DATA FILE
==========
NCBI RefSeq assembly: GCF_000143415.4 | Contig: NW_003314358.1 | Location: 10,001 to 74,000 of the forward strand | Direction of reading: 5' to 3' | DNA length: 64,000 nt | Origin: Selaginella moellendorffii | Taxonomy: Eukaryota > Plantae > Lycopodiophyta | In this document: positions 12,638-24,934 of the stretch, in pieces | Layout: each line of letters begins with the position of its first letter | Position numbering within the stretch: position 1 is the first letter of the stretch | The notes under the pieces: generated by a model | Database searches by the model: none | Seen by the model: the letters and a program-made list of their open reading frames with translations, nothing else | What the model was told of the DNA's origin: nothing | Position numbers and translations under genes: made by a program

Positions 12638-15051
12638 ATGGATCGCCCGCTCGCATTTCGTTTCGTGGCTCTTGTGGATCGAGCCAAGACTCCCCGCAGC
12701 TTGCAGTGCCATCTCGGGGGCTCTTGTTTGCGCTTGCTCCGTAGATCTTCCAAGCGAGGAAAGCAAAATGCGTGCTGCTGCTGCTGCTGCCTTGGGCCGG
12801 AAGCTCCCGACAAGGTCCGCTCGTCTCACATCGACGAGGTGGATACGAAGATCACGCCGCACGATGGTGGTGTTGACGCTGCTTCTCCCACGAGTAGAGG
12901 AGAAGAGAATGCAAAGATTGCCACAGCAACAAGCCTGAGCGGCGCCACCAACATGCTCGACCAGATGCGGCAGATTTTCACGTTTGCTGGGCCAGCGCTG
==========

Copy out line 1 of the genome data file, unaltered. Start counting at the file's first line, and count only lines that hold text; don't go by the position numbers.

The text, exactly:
NCBI RefSeq assembly: GCF_000143415.4 | Contig: NW_003314358.1 | Location: 10,001 to 74,000 of the forward strand | Direction of reading: 5' to 3' | DNA length: 64,000 nt | Origin: Selaginella moellendorffii | Taxonomy: Eukaryota > Plantae > Lycopodiophyta | In this document: positions 12,638-24,934 of the stretch, in pieces | Layout: each line of letters begins with the position of its first letter | Position numbering within the stretch: position 1 is the first letter of the stretch | The notes under the pieces: generated by a model | Database searches by the model: none | Seen by the model: the letters and a program-made list of their open reading frames with translations, nothing else | What the model was told of the DNA's origin: nothing | Position numbers and translations under genes: made by a program